It's Not TV, It's MHO

As far as industries go, the TV advertising business is one of the most powerful examples of the notion that culture really does eat strategy. I guess it’s because TV is such a powerful force within our pop culture. People simply care about it more than the average business, and so naturally seek to preserve its status quo, even when presented by new strategic visions. Over the decades I’ve covered the business, I’ve watched how the power of TV’s culture ultimately forced even the most potentially game-changing developments to conform to it.

Cable TV, for sure. So much so that we eventually arrived to the point where a seminal cable TV brand -- HBO -- actually sought to differentiate itself from the medium it helped redefine with the delicious tagline: “It’s not TV, it’s HBO.” Love it, but the truth is HBO is, and will always be as much a part of TV culture as any other part of TV. Same thing with Netflix, or Amazon, Vessel, or whatever platform-leaping TV distribution model comes next.

That’s because, culturally speaking, it’s all what we think of as television, regardless of how you receive it, view it or pay to access it.

But the point of this column is how the culture of television dominates the culture of advertising, and why TV has remained at the top of the ad industry’s food chain for so long. And why, I believe, that could finally begin to erode. The reason is that Madison Avenue is undergoing a culture shift of its own, and the result will be that TV’s culture may not matter as much as it once did.

To understand how the old culture worked, I’d like to share something an old boss of mine, Jack Myers once told me when I was editing The Myers Report. Jack described Madison Avenue’s media food chain as a series of boxes stacked on top of each other. Network TV, he said, was in the top box, and the top-tier cable networks were in the box below that. Second-tier cable networks were in the box below that, and so on.  According to Jack, the goal of any media property was to crawl from their box to the box on top of them, and it was the job of the media in the box on top of them to do whatever they could to block them from getting in.

The battle between cable and broadcast network TV was a great example of that. For every advance made by an ESPN, an MTV or a CNN, broadcasters would seek to stave them off through research, positioning or just plain old spin (remember CBS’ Dave Poltrack’s “Cable Fable”?).

Over time the margins between the boxes begins to erode. I’m sure if Jack were to update the scenario today, his top box would have a mix of broadcast and cable networks in it. It probably would not have any online or over-the-top video sources in it, but then Netflix currently does not carry advertising.

There are a lot of reasons why this food chain logic has persisted on Madison Avenue, but I believe culture has been the No. 1 factor. People in our business simply think TV, in general, and certain TV properties, in particular, are more valuable than other media in terms of delivering the kinds of audiences advertisers want to reach.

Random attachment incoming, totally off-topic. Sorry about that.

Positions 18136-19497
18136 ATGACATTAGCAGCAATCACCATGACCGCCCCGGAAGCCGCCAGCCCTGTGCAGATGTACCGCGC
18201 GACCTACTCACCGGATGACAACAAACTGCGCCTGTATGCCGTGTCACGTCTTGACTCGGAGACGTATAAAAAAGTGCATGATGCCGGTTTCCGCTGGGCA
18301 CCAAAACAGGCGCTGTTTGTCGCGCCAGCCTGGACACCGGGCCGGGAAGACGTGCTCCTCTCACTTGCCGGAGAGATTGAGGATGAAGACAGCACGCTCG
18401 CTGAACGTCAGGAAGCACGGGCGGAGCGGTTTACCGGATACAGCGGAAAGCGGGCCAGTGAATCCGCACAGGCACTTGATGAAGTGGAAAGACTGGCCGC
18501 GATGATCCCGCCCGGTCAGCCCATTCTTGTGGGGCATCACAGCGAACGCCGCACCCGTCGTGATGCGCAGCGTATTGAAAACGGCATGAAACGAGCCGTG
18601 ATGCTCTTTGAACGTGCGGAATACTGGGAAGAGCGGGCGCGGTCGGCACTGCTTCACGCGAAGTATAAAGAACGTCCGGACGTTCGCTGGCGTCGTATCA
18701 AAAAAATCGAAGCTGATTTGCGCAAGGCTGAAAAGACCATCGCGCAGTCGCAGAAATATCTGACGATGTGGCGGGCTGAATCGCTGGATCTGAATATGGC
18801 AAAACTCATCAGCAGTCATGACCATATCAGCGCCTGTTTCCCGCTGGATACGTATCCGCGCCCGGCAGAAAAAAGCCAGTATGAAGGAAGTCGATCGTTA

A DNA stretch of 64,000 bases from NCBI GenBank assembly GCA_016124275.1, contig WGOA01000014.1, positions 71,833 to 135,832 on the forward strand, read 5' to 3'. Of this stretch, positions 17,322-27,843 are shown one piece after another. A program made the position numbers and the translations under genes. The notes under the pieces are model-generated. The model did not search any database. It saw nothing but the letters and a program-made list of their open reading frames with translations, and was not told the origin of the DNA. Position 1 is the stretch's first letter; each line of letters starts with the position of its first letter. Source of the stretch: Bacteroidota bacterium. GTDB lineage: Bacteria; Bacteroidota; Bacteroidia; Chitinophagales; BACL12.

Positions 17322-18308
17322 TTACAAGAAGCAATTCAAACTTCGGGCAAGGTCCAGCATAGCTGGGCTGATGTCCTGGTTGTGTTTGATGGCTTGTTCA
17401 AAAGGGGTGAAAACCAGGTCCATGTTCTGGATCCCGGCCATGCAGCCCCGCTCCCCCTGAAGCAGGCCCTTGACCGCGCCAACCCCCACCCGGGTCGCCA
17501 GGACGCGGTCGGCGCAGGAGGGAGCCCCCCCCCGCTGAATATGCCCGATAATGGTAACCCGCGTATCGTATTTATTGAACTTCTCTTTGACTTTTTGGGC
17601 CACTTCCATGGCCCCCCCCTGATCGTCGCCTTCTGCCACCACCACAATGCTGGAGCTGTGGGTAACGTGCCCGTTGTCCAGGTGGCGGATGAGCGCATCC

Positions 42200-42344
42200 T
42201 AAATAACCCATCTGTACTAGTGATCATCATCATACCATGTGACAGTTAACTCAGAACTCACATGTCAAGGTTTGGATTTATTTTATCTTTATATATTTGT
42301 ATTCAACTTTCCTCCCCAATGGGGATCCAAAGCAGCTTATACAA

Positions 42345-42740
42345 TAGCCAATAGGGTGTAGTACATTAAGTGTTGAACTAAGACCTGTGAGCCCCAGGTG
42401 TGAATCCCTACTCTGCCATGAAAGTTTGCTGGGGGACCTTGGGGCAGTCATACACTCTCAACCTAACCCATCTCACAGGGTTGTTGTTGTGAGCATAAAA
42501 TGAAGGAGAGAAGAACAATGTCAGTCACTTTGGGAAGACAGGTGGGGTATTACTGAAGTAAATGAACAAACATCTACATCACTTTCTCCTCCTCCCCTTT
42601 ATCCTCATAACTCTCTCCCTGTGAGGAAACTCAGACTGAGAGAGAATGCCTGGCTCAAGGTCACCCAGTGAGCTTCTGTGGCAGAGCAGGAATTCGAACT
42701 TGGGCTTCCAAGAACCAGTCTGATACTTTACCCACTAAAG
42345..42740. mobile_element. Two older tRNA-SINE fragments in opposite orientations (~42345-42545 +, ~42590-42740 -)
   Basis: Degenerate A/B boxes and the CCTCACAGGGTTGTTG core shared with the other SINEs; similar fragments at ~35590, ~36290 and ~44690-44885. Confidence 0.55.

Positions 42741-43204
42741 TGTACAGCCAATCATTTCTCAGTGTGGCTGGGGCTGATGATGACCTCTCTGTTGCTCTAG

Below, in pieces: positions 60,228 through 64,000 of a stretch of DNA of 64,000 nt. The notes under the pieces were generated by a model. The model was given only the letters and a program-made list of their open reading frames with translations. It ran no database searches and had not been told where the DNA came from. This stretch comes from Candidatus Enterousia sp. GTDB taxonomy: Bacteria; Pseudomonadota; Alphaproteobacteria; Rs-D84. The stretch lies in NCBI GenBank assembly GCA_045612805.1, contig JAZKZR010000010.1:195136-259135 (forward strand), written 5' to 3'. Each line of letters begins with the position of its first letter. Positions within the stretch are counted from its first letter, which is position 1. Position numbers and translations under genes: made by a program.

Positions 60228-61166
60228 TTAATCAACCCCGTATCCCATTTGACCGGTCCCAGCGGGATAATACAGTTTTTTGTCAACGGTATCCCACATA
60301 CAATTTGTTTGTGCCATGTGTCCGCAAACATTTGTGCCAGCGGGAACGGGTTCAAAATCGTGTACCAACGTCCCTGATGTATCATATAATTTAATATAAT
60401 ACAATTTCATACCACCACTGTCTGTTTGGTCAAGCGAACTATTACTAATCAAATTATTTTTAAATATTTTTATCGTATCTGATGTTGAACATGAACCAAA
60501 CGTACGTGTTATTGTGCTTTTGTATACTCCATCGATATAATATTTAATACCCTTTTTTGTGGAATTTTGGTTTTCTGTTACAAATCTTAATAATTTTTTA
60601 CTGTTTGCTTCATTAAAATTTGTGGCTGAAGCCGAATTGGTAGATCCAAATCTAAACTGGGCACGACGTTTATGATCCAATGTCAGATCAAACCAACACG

That’s the old world or Madison Avenue media culture. The new one, I believe, will emerge from another culture emerging from within it: digital in general, and programmatic audience-buying, in particular. In programmatic, there is still an underlying value to a media property -- but an equally if not more important value is the audience it is delivering. And that is a very different way for Madison Avenue to think about the value of media.

I can’t say for sure when the balance will shift, and I don’t think it will be unilateral. I think there are times when the dominant weight will be the value of the medium and not its audience, but increasingly, I think it will be the latter, and the job will be up to individual media properties to justify the value they bring to that equation.

In fact, the industry may already have its successor to Dave Poltrack’s “Cable Fable.” Let’s call it Ari Bluman’s “Programmatic Dogmatic,” because the GroupM exec has been among the most vocal champions for staving programmatic off.  I believe that argument will be short-lived and the market forces behind programmatic audience-buying will prove overwhelming, forcing Madison Avenue’s culture to shift. And there’s evidence that’s already beginning to happen, and it’s already beginning to affect the culture of the TV advertising business.

Earlier this week, Interpublic’s Mediabrands’ Magna Global unit updated its outlook for the advertising economy and said it was reducing its long-term outlook for TV’s role in Madison Avenue’s food chain, mainly due to the uptake of programmatic audience-buying by some major brands and categories.

“The advent of programmatic buying in digital media and the stabilization of cost for premium video inventory is now making digital media more attractive to categories of advertisers that were until now very loyal to traditional television,” the report said, citing such TV mainstays as consumer packaged goods, automotive and movie marketers as primary examples.

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